Dr. Tontonoz is recognized for his work on cellular and systemic lipid metabolism. His laboratory has elucidated pathways for the regulation of lipid uptake, transport and efflux, and shown how these pathways impact the function of metabolic tissues and immune cells in physiology and disease. Dr. Tontonoz was born in Worcester, Massachusetts and grew up in Wilmington, Delaware. He received his B.A. from Wesleyan University in 1989 and his M.D. and Ph.D. from Harvard Medical School in 1996. He completed his residency training in pathology at the University of California, San Diego and a postdoctoral fellowship at the Salk Institute for Biological Studies. He joined the faculty of the University of California, Los Angeles in 1999. Dr. Tontonoz has been president of the American Society of Clinical Investigation and is a member of the National Academy of Sciences, the American Society of Clinical Investigation, and the Association of American Physicians.

Research Interests

The focus of Dr. Tontonoz's laboratory is the control of gene expression by lipids and the role of nuclear receptors in metabolism. Obesity, diabetes and cardiovascular disease are the leading causes of morbidity and mortality in industrialized societies. The common thread that links these disorders is dysregulation of lipid metabolism. Dr. Tontonoz's work has helped to reveal fundamental mechanisms by which animals maintain cellular and whole-body lipid homeostasis and how these pathways are perturbed in the setting of diseases such as atherosclerosis and diabetes. By studying transcriptional networks controlled by lipid-activated transcription factors, Tontonoz has elucidated pathways governing lipid uptake, transport and efflux. His work has helped to define how nuclear receptors coordintate the removal of excess cholesterol from cells such as macrophages, and how changes in cellular cholesterol metabolism can alter the function of innate and acquired immune cells. He also identified the E3 ubiqutin ligase Idol as a regulator of LDL metabolism and uncovered the key role of the Aster proteins in nonvesicular plasma membrane to ER cholesterol transport. A better understanding of fundamental regulatory strategies in metabolism may identify opportunities for therapeutic intervention in human metabolic disease.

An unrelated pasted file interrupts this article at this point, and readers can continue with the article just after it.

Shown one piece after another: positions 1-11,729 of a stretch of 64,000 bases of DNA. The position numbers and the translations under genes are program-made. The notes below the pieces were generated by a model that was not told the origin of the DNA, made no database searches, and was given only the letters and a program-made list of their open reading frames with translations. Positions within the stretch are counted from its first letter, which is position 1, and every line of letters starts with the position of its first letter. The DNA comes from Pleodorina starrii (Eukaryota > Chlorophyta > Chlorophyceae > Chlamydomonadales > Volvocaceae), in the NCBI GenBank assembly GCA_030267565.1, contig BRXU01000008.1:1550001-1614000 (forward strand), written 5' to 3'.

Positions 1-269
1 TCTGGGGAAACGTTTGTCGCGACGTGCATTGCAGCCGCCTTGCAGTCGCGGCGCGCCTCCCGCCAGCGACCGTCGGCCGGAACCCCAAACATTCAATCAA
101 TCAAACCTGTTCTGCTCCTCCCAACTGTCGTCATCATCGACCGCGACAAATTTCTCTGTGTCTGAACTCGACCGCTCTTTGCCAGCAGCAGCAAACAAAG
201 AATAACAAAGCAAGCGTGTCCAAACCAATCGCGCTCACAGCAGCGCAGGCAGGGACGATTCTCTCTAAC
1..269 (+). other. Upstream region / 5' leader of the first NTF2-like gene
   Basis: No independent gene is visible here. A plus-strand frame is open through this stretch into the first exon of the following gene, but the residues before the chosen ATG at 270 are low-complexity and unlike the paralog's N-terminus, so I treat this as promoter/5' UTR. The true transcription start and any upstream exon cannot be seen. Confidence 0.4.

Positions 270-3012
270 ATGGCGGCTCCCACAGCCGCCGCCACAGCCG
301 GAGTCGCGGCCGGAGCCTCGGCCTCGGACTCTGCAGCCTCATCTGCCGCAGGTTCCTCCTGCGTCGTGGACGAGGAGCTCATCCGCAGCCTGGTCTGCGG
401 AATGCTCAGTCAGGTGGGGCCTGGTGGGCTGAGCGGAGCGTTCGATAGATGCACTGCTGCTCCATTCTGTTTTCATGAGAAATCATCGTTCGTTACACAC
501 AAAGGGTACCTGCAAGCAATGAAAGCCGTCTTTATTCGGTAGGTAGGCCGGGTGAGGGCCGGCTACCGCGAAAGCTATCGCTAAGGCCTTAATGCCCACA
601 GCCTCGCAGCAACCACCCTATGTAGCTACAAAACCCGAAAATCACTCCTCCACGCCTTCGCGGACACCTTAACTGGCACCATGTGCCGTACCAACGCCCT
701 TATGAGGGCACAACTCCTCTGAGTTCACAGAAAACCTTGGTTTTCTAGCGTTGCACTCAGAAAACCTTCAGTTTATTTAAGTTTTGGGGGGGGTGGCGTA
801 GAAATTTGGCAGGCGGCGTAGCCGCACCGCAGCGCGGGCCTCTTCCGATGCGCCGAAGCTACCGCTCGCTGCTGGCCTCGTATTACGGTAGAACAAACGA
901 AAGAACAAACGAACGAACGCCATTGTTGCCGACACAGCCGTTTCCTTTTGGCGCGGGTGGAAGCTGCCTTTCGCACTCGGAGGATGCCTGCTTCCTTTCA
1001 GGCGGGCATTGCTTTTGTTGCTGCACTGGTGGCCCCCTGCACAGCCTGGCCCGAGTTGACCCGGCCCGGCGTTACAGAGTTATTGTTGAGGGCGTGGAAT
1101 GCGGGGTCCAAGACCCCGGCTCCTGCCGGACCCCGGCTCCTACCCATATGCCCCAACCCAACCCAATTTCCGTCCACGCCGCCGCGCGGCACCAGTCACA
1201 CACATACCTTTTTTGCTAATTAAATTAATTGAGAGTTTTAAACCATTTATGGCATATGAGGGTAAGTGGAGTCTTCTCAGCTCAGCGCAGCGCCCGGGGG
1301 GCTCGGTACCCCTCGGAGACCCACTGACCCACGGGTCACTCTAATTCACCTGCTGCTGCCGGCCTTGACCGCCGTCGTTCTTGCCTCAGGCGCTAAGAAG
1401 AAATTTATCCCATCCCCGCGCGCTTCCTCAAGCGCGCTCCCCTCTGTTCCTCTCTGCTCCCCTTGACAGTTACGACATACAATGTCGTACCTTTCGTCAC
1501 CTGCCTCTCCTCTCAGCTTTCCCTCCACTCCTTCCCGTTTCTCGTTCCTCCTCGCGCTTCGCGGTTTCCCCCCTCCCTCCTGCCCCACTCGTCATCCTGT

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Primary Section

Section 42: Medical Physiology and Metabolism

Secondary Section

Section 22: Cellular and Developmental Biology